The Family Behind Delmonico's Has Always Been Focused On Food

The best steakhouses in America include some heavy hitters: Indianapolis' famed St. Elmo's Steak House, Las Vegas' decadent Golden Steer, and Baton Rouge's down-to-earth Doe's Eat Place. But one establishment that isn't named doesn't need to appear on any list. Why? For all the accolades heaped onto other steakhouses, nothing can compare to having your name mentioned on restaurant menus across the nation (via Taste Atlas).

The famed restaurant is New York's Delmonico's, an establishment renowned for its Delmonico cuts of steak. Now, what exactly constitutes Delmonico steak is up for debate, as detailed by The Daily Meal, but it generally means a high-quality, well-marbled, thick cut of beef. 

Yet Delmonico's is so much more than slabs of meat. It is a New York institution, one that evolved from a small café and pastry shop established in 1827 by Swiss-born brothers Giovanni and Pietro Del-Monico that has continued business to this day (per Steak Perfection).

A culinary evolution

The brothers — who would anglicize their names to John and Peter Delmonico — were no neophytes in the culinary trade. As Joe O'Connell at Steak Perfection observes, Giovanni, after a career as a ship captain, was an importer of wine in New York, and Pietro was a confectioner and pastry chef in Berne, Switzerland. The brothers decided to pool their savings and open a business in the United States.

Their pastry shop, which served customers bonbons, bavaroises, coffee, wine, and spirits, was both a novelty and a success. Wealthy New Yorkers and tourists found the shop a refined place of respite amid the busy American metropolis. The business was such a hit, in fact, that the brothers rented a room next door, hired French chefs to build out an eatery, and brought in their nephew Lorenzo to lead the new venture (per

Much like their original establishment, Delmonico's "restaurant Francais" was a smashing success, advancing not only New York City's dining culture but also paving the way for American restaurants to improve hospitality and service throughout the country. Literary New York explains Delmonico's entertained well-heeled locals, served rich foreigners visiting town, and hosted receptions for luminaries such as Charles Dickens and Mark Twain.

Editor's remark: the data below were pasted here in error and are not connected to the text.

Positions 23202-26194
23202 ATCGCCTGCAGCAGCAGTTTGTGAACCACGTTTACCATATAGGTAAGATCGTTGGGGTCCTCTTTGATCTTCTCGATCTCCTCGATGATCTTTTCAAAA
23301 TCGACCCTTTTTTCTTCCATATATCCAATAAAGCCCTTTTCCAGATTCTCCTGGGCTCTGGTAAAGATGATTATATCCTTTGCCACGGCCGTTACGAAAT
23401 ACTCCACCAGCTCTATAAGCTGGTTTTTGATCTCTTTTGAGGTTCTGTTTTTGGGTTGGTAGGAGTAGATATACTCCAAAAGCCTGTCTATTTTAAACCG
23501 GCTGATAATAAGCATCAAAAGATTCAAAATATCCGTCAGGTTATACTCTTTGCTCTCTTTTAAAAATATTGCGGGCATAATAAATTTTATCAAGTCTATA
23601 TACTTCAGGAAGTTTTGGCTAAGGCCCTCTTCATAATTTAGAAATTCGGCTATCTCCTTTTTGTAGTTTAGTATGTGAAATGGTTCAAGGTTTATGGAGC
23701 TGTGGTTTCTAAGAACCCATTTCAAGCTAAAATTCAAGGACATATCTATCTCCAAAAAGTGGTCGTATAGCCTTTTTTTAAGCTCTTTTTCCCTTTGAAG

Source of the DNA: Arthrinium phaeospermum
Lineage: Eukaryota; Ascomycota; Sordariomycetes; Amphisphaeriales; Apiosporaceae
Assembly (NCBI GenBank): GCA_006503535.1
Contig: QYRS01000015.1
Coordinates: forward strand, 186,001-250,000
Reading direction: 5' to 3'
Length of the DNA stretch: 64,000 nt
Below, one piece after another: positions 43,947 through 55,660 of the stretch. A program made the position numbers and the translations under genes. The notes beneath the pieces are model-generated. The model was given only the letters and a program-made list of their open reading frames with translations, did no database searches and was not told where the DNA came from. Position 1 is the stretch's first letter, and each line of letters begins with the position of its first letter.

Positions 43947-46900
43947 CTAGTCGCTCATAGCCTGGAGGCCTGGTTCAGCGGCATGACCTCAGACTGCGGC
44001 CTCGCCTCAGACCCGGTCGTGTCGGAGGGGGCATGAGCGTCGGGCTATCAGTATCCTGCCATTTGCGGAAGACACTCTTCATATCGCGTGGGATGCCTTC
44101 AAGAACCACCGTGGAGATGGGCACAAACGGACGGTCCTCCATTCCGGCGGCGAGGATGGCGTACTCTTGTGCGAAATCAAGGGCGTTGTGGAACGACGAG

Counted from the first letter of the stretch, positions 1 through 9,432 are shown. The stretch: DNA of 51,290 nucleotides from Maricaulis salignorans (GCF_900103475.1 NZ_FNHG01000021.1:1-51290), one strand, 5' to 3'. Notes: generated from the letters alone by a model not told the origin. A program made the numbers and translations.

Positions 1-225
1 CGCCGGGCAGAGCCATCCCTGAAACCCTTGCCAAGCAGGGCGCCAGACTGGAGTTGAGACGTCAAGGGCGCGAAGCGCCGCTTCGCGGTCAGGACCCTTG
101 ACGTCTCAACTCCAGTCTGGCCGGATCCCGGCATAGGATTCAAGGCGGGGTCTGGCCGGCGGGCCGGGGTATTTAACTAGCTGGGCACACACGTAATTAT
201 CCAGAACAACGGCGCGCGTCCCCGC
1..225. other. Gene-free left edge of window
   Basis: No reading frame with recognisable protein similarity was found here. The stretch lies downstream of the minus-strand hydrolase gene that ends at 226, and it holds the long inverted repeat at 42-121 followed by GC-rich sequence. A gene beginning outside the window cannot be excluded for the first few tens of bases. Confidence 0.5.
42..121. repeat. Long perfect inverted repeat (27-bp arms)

An American dining legacy

Though their original restaurant burned down in 1835 in a massive fire, the brothers relocated to a grander location, which remains the present incarnation of Delmonico's. Imported wines and dishes like artichokes barigoule, wild hare, squab, salmon, eggplant, and mackerel have been served. In the 1850s, notes Cooks Info, the brothers added the now-famous steak served with broiled mashed potatoes and topped with cheese and breadcrumbs made by hand.

In addition to steak, Delmonico's is known for other dishes, according to Gothamist, such as Chicken a la Keene, Lobster Newburg, Baked Alaska, and Eggs Benedict.

Prohibition brought an end to the original Delmonico's, but the famed Williams street address has housed three different iterations (all called Delmonico's but none associated with the original proprietors). The name, notes Restaurant-ing through History, has been immortalized across the nation with nominal copycats in locations such as Florida, Washington, and California, further cementing the family's food legacy from coast to coast.